Muhammad Amin, Muhammad Saleem, Shamas-un Nisa, Malik Muhammad Naeem, Hafiz Muhammad Anwar-ul Haq.
Birth Asphyxia; Short-Term Outcome Of Neonates Treated With Allopurinol.
Professional Med J Jan ;24(6):796-800.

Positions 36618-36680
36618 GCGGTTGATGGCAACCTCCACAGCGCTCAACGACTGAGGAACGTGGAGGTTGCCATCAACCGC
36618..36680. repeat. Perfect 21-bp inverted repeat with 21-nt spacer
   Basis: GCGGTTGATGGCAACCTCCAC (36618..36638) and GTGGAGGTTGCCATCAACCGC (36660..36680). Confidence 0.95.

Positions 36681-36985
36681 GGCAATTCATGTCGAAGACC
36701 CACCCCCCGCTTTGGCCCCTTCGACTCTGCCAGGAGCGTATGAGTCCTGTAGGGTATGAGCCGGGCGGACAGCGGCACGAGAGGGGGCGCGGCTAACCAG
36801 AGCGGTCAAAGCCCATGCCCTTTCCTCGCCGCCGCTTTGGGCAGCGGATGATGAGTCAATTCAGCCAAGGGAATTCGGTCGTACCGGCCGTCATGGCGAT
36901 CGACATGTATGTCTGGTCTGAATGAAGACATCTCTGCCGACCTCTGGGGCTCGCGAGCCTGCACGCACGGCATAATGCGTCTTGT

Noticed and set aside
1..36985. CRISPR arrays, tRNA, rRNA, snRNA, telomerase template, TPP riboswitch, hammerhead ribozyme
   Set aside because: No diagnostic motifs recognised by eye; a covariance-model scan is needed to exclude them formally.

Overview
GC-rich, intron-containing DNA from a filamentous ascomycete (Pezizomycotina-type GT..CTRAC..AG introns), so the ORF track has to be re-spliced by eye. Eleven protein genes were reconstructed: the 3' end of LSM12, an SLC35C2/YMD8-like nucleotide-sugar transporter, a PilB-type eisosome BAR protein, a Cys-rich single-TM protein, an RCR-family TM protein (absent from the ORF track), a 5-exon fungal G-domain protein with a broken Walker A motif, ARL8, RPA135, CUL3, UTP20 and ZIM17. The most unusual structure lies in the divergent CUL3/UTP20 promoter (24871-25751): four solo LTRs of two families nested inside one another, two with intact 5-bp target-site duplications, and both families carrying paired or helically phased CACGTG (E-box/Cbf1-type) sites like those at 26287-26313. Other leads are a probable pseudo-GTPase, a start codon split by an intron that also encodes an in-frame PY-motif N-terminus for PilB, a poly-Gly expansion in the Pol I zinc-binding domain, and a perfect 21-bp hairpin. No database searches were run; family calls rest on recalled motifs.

Introduction: Out of 130 million births, about four million infants die in the first four weeks of their life. Birth asphyxia is a major cause of neonatal deaths in developing countries. Birth asphyxia is estimated to account for approximately 25% of neonatal mortality worldwide. Allopurinol is a cheap and freely available medicine whereas other management options are not widely used. Objectives: To analyze the short-term outcome between allopurinol-treated and non-allopurinol-treated asphyxiated neonates. Study Design: A randomized controlled study. Setting: Pediatric unit 2, Bahawal Victoria Hospital, Bahawalpur. Duration of Study: This study was conducted from March 2015 to September 2015. Materials and Methods: A total of 62 (31 in allopurinol and 31 in non allopurinon treated group) infants having admitted within 6 hours after birth with gestational age > 36 weeks. All were suffering from stage-2 hypoxic ischemic encephalopathy, lethargy, hypotonia, flexion posture. All were having hyperactive tendon reflexes and poor moro reflex. All the admitted neonates were managed and followed up to to 7 days of admission to note the need of anti-convulsants, conscious level and length of admission in intensive care unit (< 7 days or > 7 days). Neonates who died during the stay were noted and compared between both the groups. Results: Out of 62 infants, there were 34 (54.8%) males and 28 (45.2%) females. Mean gestational age was 37.90 weeks while mean weight of newborn infants was 2.75 kg. Overall Mortality was noted in 6 (9.68%) infants. When both groups were compared, no statistically significant difference was found between the two groups in terms of sex, gestational age, birth weight or mortality (p value > 0.05). Conclusion: Short-term outcome in terms of mortality between allopurinol-treated and conventional treatment asphyxiated neonates was found to be 6.5 vs 12.9%.

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